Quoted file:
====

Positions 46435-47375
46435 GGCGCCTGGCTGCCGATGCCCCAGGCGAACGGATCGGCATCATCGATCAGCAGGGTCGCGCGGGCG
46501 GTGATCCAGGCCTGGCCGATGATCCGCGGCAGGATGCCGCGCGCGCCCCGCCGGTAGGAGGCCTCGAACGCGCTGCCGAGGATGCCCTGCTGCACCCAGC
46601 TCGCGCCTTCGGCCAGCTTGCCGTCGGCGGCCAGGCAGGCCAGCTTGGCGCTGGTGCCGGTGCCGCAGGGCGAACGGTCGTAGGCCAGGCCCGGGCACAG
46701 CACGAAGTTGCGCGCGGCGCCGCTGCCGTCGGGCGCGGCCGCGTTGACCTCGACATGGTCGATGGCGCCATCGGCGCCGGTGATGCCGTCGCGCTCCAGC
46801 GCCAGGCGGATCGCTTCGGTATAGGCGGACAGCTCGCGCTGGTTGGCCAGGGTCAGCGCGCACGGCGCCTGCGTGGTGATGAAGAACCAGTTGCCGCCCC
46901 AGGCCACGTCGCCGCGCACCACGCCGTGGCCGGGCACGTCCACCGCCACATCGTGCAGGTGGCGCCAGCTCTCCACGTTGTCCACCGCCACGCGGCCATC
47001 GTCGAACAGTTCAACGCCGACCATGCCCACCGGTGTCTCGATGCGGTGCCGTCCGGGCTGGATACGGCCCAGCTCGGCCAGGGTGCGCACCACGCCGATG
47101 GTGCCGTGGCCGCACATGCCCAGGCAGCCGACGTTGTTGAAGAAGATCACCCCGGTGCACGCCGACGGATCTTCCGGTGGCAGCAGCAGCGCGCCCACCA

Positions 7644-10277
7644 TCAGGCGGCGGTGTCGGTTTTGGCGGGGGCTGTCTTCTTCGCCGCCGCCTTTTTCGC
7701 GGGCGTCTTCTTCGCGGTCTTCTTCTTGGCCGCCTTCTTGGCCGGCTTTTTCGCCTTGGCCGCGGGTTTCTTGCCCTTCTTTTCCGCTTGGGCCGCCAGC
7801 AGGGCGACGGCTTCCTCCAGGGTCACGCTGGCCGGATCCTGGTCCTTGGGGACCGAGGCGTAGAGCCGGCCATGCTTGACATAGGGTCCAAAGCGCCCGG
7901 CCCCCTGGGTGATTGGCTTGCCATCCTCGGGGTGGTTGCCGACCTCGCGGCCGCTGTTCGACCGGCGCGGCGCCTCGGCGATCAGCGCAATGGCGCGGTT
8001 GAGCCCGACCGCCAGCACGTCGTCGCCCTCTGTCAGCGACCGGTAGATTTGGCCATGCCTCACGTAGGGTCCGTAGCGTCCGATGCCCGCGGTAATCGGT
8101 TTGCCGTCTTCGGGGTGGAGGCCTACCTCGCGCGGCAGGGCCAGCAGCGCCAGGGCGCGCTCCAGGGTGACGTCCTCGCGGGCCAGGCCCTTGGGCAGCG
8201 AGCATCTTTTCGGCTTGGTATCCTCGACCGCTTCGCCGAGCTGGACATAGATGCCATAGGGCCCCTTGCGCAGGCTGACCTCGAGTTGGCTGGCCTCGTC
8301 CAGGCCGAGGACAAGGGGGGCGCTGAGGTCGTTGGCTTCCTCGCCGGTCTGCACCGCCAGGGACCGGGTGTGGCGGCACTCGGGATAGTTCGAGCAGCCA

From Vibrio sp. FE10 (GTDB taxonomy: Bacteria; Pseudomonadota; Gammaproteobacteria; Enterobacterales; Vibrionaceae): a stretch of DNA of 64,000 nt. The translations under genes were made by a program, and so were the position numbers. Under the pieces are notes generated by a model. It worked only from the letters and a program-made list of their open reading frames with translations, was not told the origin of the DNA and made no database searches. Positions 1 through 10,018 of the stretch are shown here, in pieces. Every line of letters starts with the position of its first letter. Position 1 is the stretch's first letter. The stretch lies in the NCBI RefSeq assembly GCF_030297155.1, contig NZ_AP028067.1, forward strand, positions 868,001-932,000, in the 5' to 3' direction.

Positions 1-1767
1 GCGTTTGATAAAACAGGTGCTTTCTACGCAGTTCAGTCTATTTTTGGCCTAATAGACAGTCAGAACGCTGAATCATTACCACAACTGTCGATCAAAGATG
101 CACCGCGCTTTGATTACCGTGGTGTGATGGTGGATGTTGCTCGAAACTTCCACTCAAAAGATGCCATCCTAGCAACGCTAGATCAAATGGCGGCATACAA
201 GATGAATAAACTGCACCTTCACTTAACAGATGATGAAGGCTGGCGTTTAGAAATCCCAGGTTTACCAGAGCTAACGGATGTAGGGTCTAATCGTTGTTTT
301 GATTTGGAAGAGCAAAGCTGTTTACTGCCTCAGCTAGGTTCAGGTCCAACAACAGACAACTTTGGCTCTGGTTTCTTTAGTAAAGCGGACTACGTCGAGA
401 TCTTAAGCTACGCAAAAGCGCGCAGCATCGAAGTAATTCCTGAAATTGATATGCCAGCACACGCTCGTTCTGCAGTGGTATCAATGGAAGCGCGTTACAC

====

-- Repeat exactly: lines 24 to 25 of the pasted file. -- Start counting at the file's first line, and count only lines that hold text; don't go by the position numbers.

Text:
301 GATTTGGAAGAGCAAAGCTGTTTACTGCCTCAGCTAGGTTCAGGTCCAACAACAGACAACTTTGGCTCTGGTTTCTTTAGTAAAGCGGACTACGTCGAGA
401 TCTTAAGCTACGCAAAAGCGCGCAGCATCGAAGTAATTCCTGAAATTGATATGCCAGCACACGCTCGTTCTGCAGTGGTATCAATGGAAGCGCGTTACAC